This weekend was a little different to normal. A local gun club I’ve joined was upgrading its range and needed a few spare bodies to help out. I don’t have any particular skills in fabrication or carpentry (just basic bodging) so didn’t really know what to expect.
As it turned out, I had one of the most enjoyable and rewarding days for some while. I’m still sore and stiff from lugging stuff about, but there’s nothing like a work day to get to know some of the other guys a bit better.
Judging from the comprehensive drawings that had been produced, a great deal of preparation and planning had gone into this work. Today’s task was to ensure the safest possible conditions for the club’s pistol shooters by installing a new set of baffles.
Even so, there were a few IKEA moments – ones when the blood drains from everyone’s faces because they think they’ve assembled everything back to front. Thankfully, we hadn’t. This structure probably tops half a ton, so not exactly Meccano.
The really nice thing was that, if things did go slightly awry, nobody got rattled or lost their cool. It was all puzzled out by discussion, suggestion, trial and error and (much as I loath buzzwords) teamwork. There was also that kind of blokish banter (sadly not much of it printable) which made the time pass easily.
Firing ranges, by their very nature, need a fair bit of maintenance. Frames get shot to bits, debris needs regular clearing out and equipment has to be checked and periodically replaced. This project is part of an ongoing makeover to enhance safety and security at the range.
After a few hours’ work, the steelwork was safely in place. Supported at each end, bolted in multiple locations and then welded just to be absolutely sure. Now it’s in, it’s not going anywhere.
Members like me with muzzle-loading revolvers and long-barrel pistols and revolvers can now resume their sport. It’s a great little 25-yard indoor range and ideal for gallery load development.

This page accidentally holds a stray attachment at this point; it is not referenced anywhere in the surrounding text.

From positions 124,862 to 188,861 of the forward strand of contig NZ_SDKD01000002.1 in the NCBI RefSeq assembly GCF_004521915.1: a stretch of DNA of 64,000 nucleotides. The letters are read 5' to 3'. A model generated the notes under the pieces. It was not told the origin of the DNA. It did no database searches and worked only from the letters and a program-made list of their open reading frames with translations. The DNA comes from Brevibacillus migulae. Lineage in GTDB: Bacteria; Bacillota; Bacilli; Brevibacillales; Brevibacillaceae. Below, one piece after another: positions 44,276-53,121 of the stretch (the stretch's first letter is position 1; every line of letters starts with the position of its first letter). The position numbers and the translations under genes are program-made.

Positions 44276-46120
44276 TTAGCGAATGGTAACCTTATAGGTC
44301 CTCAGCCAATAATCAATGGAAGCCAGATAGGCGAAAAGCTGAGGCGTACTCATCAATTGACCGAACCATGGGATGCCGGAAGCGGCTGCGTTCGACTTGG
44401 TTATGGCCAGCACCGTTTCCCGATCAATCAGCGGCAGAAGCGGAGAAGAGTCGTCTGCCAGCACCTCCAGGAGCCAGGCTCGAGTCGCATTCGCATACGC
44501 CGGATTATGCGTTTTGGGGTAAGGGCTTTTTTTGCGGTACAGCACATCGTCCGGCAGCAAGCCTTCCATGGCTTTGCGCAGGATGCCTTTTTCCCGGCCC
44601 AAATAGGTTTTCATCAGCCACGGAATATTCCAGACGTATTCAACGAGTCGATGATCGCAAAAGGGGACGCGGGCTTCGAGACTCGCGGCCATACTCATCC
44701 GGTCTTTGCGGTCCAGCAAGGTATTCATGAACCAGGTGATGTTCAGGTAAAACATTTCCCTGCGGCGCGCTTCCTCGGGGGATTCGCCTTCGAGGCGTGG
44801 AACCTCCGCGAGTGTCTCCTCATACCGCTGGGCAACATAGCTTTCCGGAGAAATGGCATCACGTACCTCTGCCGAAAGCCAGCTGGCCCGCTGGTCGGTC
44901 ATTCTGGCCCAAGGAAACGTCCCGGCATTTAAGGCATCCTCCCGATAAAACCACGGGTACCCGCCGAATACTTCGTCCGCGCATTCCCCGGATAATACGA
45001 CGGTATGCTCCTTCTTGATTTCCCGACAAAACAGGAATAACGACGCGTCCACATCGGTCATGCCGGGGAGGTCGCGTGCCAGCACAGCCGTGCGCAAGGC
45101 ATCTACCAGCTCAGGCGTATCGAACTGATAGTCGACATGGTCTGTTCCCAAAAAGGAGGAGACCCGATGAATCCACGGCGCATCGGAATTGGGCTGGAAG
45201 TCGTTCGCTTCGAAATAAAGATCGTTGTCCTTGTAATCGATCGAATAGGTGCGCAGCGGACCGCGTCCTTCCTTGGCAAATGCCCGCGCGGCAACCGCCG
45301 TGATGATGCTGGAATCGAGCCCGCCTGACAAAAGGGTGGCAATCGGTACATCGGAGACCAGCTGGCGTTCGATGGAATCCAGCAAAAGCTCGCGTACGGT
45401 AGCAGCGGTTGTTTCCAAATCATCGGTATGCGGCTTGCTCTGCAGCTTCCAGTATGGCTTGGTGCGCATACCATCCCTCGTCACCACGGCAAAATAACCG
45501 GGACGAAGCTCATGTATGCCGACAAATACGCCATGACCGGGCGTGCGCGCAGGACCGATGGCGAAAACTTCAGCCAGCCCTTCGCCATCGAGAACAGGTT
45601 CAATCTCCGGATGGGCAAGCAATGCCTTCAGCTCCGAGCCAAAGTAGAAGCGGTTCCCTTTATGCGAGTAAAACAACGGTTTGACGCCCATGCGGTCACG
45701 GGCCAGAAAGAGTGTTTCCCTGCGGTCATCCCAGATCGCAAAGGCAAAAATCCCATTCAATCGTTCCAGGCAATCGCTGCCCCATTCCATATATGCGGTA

I recently watched 22 July, a Netflix original directed by Paul Greengrass and now on Netflix in the UK. It recounts the events of summer 2011 when right-wing extremist, Anders Behring Breivik detonated a bomb outside the Norwegian government buildings in Oslo, killing eight people. He then made his way to Utøya island, where a youth camp was under way. There, he massacred a further 69 people, mostly teenagers.
The film doesn’t shrink from the unpleasant details of what happened but, even having seen the trailer, it’s still shocking to witness. Due to problems getting emergency response teams out to Utøya quickly, Breivik got a full 90 minutes to roam about, shouting at “the Marxist elite” and picking off whomever he encountered.
In addition to those killed, Breivik also injured over 200 people in Oslo and another 110 on Utøya. It was the deadliest act of aggression on Norwegian soil since World War II.
When interrogated, Breivik claimed to be a member of the Knights Templar and that his “operation” was the first stage in a military coup d’état, intended to rid Norway and Europe of Islam and multiculturalism. The morning of his attacks, he had published a rambling 1500-page manifesto online, detailing his vision for transforming Europe, presumably in his own image.
When he was eventually confronted by police, Breivik calmly laid down his weapons and surrendered. Anders Danielsen Lie plays Breivik. Although Lie may not physically resemble the real-life murderer, he does infuse his depiction with a chilling air of narcissism and quiet superiority. In preparing for the role, Lie said he listened to quite a large volume of the interrogation tapes with Breivik. “Alarmingly normal” was how Lie described him.
Once the emergency services arrive and begin sorting through the carnage, the film picks up the simultaneous threads of Breivik, as he is detained, questioned and indicted and Viljar Hanssen, a 17-year-old high school student who survived multiple gunshot wounds on the island that day.
Viljar’s long road to physical and mental recovery forms a core part of the story. Narrowly surviving five bullets, he eventually appears in court to testify against Breivik. The role of Viljar gets a convincing and intense performance by actor Jonas Strand Gravli; when Viljar does eventually face Breivik in court, you’re almost living it with him.
Another plot thread examines the role of Breivik’s lawyer in the whole affair. Bound by the principle that even the vilest of offenders deserves a proper defence, advocate Geir Lippestad (Jon Øigarden) decides that he will represent Breivik. It’s a costly move, affecting him and his family very deeply. We’re party to the soul-searching behind Lippestad’s decision, but also his tacit disgust at his client.
Paul Greengrass shot his film in English but wisely chose an almost entirely Norwegian cast and authentic locations. The movie thus gets its mainstream audience but retains a feel of stark reality. Just a few minor changes were made to the facts to keep the narrative flowing smoothly. The principal cast is excellent, but there really isn’t a wrong note from any of the supporting actors either. 22 July is extremely well put-together. It’s not light entertainment but tells a harrowing story in immersive fashion.